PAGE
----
The World Medical Association is urging its 111 member associations to lobby their governments to oppose scheduling the anaesthetic agent Ketamine as a controlled drug. The United Nations Commission on Narcotic Drugs is due to vote next Friday (March 13) on whether to schedule Ketamine because of concern about its use as an illicit recreational drug in many countries. But the WMA warns that if it is made a controlled drug, it would effectively prevent the drug’s use in many poor countries where it is the only alternative for short term pain relief in surgery.

  • The ketamine controversy, continued

    UN legal opinion adds confusion while China changes its scheduling proposal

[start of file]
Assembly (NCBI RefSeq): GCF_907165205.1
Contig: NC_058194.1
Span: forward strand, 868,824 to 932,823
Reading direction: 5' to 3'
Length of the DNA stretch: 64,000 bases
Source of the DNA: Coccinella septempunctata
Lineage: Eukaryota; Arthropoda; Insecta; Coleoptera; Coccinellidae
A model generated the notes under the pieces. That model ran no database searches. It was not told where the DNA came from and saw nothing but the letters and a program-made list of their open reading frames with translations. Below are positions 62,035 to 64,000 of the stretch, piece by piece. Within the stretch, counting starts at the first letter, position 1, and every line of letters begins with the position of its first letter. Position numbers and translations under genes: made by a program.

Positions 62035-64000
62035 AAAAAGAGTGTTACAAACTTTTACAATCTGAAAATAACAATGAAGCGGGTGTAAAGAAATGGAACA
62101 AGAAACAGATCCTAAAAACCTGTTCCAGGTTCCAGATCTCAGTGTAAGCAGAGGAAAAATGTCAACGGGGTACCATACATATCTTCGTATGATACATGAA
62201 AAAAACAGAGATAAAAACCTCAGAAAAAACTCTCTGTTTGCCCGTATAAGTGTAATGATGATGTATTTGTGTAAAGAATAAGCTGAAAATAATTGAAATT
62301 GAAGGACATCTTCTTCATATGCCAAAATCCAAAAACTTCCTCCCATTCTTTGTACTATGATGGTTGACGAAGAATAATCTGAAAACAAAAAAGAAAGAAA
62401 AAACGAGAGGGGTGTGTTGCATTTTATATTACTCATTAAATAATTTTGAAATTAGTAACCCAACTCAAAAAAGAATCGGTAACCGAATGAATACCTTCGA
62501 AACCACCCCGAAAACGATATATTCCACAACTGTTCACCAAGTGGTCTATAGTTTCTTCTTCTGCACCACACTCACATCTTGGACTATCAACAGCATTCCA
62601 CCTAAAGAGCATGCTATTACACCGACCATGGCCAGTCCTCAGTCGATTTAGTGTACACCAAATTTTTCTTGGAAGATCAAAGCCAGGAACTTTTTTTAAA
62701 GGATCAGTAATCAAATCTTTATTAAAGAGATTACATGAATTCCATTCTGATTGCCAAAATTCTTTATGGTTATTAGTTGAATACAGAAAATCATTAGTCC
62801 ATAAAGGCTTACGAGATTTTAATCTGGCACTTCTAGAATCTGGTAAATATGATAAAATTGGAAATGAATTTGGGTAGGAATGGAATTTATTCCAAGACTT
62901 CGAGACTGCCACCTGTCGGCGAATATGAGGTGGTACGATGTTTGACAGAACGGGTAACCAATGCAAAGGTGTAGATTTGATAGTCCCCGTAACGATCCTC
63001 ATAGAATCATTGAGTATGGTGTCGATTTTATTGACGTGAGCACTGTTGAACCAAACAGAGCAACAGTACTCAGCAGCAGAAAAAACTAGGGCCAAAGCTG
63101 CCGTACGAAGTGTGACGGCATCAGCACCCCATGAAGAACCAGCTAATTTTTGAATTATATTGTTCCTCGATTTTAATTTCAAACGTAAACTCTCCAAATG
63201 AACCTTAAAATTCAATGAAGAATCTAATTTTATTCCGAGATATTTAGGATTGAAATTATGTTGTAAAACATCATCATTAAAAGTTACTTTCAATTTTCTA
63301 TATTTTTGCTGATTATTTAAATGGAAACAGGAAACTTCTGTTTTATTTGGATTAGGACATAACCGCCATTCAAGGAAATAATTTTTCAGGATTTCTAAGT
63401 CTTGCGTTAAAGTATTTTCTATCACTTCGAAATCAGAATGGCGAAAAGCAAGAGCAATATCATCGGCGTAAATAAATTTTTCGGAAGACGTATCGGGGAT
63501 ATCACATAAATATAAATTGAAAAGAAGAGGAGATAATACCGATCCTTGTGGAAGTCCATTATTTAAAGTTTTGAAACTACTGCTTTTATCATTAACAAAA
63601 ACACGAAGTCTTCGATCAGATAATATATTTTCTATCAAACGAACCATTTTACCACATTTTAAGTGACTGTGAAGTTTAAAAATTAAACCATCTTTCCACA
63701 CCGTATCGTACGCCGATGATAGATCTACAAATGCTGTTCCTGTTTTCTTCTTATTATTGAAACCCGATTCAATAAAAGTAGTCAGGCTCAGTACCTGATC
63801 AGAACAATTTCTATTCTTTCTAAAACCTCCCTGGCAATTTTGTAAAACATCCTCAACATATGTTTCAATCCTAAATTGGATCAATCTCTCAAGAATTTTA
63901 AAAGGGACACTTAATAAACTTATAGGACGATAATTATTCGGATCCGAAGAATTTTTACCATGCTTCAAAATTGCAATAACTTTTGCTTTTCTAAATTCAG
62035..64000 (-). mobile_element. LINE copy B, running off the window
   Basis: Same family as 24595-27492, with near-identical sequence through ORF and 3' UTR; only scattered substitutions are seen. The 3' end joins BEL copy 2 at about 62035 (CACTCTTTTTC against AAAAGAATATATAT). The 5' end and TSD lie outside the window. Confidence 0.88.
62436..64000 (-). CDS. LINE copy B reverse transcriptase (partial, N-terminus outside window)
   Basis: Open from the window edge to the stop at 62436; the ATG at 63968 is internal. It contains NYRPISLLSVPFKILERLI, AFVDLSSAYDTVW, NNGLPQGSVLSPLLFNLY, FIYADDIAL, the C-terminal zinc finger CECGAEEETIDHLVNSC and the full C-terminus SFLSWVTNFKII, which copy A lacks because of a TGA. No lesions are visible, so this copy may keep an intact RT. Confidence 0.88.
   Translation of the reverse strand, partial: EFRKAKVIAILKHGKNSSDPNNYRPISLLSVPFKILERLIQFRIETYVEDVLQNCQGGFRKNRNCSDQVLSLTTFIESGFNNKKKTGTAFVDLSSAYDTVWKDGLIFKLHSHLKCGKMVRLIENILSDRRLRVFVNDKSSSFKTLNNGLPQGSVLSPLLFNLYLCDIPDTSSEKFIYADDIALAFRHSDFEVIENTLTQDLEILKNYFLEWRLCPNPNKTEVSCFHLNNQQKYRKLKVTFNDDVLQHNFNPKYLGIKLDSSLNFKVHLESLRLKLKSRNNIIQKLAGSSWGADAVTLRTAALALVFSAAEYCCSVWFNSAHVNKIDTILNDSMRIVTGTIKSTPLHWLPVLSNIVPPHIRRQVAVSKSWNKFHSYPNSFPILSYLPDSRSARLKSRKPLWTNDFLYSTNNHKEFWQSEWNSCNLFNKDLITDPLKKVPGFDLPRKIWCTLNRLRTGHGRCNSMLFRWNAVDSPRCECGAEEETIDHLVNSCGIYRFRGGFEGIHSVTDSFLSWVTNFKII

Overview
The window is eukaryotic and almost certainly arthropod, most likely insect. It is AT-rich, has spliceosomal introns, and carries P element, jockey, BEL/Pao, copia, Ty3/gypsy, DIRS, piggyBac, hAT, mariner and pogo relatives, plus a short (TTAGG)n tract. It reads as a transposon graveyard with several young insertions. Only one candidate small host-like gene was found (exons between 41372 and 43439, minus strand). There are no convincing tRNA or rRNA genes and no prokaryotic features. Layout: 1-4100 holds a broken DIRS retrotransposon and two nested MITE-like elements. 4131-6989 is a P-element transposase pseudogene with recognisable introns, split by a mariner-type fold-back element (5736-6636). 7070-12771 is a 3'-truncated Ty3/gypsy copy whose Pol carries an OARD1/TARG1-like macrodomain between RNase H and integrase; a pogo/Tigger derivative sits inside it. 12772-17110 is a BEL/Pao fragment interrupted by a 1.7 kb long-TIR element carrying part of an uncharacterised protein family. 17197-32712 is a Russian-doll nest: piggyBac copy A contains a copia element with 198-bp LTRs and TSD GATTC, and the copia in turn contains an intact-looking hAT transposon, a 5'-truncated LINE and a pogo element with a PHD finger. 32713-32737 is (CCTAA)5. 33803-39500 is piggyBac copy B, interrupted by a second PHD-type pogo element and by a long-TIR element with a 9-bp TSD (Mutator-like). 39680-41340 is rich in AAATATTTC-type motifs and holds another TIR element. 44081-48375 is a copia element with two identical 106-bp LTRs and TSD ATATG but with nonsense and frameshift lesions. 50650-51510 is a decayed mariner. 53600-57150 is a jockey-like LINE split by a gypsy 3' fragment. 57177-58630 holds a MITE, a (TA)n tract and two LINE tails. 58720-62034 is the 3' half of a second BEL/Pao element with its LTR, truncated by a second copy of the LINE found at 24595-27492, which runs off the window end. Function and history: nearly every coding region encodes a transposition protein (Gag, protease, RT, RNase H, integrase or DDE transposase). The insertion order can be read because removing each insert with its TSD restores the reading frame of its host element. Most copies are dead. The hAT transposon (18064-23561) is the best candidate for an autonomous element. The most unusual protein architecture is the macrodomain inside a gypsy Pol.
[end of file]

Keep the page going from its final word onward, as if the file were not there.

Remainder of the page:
Martin Jelsma
    Friday, March 6, 2015

    The Commission on Narcotic Drugs (CND) in Vienna will decide next week between two opposite proposals by China and the WHO about international control of ketamine, an essential anaesthetic in human and veterinary medicine. China originally proposed bringing ketamine under the 1971 Convention’s most severe control regime of Schedule I, which would dramatically affect its availability for surgery in poor rural settings and emergency situations. The WHO Expert Committee reviewed all the evidence and advised against any international control of ketamine, arguing it would trigger a public health disaster.

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  • CND decision to schedule ketamine would undermine WHO treaty mandate

    The UN Commission considers to bring ketamine under the control of the 1971 Convention on Psychotropic Substances contrary to WHO recommendations
    Martin Jelsma
    Monday, February 16, 2015